Catholics across the tired old left-right spectrum — a dichotomy much disdained by sophisticated observers, yet somehow apropos — were astounded at the election of Joseph Cardinal Ratzinger as Pope Benedict XVI last month. Yes, one or two optimists predicted this. But we who knew better humored them indulgently, and prepared ourselves for a centrist Italian who smiled a lot and called himself John Paul III.
As Benedict emerged from the balcony of St. Peter’s, stricken liberal clerics were actually seen by friends of this writer turning on their heels and shaking their heads in disbelief.
Meantime, jubilant conservative bigwigs like Rev. Richard John Neuhaus and George Weigel celebrated that same night at Armando’s Ristorante on the Via Plauto, just down the street from Ratzinger’s old Vatican apartment. The new Pope had dined there himself the week before. Armando and his wife jested with their famous customer that he would be elected. “If I am,” he jested back in fine German style, “I won’t ever be able to come here again.”
Okay, let’s be frank: he’s not Jackie Mason.
Neither is he Pius XIII. A tone has already been set by Benedict — plus a giant hint of the substance of his pontificate, too. And it varies from the expectations of both left and right, no matter what the clueless Big Media types tell you (here we exempt Delia Gallagher of CNN from any criticism).
Let’s step back a second. First: the elation and sheer relief of the Catholic right at the sight of Benedict belied a tad their praise of John Paul II and all he was said to have “done.” The plain truth is that we all worried that despite John Paul’s personal goodness and media magnetism, the Church had been rudderless and tilting to port. Cardinals complained privately about this drift all the time.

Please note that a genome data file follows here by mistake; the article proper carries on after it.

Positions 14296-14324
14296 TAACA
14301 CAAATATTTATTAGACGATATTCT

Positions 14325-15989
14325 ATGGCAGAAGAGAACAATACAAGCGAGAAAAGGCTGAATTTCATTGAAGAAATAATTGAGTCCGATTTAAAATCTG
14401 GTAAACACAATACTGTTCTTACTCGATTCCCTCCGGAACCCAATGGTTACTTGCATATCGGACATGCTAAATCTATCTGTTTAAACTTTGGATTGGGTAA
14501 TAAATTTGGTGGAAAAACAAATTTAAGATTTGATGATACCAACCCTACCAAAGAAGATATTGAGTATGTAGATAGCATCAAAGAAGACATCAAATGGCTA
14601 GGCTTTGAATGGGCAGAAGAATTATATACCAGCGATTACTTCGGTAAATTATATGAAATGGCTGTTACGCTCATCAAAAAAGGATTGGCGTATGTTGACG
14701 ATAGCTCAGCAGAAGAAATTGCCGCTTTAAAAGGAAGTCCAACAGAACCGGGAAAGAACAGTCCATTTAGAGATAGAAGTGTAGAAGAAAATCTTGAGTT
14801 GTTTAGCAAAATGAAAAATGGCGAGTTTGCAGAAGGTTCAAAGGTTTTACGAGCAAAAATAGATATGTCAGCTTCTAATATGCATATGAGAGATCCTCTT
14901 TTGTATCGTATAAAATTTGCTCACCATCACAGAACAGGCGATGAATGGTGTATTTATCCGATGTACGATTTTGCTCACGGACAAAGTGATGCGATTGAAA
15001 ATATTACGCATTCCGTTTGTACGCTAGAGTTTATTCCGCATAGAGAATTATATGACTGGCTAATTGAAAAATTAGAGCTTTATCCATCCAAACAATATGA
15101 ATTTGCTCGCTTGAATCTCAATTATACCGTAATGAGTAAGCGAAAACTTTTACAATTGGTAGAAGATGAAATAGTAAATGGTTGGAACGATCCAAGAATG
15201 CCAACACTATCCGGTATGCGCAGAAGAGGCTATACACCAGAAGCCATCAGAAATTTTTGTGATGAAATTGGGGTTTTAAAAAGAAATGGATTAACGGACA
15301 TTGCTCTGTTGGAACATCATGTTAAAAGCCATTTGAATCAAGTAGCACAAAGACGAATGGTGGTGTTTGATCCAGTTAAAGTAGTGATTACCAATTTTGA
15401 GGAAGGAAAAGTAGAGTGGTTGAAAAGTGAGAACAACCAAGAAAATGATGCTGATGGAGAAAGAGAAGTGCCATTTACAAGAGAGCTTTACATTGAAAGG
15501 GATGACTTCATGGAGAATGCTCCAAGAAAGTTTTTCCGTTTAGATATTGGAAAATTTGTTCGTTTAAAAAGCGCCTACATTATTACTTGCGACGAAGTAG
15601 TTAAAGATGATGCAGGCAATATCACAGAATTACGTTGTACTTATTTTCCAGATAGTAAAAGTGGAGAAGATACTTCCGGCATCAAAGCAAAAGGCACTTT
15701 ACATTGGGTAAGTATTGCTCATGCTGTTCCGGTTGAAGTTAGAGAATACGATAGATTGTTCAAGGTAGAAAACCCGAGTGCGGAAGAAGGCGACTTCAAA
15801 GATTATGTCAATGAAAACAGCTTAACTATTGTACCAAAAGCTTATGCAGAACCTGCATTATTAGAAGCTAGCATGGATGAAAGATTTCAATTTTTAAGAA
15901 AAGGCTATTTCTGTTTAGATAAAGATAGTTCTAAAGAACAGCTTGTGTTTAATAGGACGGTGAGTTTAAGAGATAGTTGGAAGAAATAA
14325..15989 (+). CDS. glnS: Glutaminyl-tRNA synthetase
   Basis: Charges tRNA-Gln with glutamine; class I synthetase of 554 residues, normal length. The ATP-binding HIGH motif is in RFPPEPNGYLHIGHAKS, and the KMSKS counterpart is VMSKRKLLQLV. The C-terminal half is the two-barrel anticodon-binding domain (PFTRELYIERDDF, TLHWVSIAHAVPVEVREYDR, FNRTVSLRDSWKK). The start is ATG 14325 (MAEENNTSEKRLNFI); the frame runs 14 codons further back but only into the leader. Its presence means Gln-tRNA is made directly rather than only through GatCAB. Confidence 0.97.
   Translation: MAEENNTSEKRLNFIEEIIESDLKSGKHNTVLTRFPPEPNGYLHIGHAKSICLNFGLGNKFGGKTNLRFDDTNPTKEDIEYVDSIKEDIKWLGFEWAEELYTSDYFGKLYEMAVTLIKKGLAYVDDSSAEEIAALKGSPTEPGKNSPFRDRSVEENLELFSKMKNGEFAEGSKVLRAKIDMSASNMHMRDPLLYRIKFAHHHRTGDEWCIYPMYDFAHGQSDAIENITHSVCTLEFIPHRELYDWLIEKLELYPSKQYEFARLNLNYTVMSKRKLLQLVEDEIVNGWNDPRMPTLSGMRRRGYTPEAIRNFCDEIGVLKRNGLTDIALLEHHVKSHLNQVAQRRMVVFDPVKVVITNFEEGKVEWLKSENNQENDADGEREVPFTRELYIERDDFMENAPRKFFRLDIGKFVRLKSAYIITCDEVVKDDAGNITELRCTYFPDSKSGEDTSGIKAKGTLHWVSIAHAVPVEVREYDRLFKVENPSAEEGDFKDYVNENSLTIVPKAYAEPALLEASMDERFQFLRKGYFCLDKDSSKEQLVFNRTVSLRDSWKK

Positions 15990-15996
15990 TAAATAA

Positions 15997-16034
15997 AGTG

Until the moment Benedict XVI emerged, the shock most of us were prepared to handle was a Third World pontiff. Not a Bavarian who spent the months before the conclave throwing down the gauntlet with rebukes about clerical abuse of children and the moral relativism killing Western society. Not a Bavarian just after a Pole.
So when Ratzinger himself emerged, we sensed (did we not?) dramatic changes to come — and curiously welcome changes, to those conservative Catholics who seemed so immensely pleased with John Paul II. That meant at a minimum some new faces in the papal entourage, for sure.
We are 30 days into Pope Ratzinger’s reign, and he has not been indecisive. Quick appointments, bearing out the cliche that personnel is policy.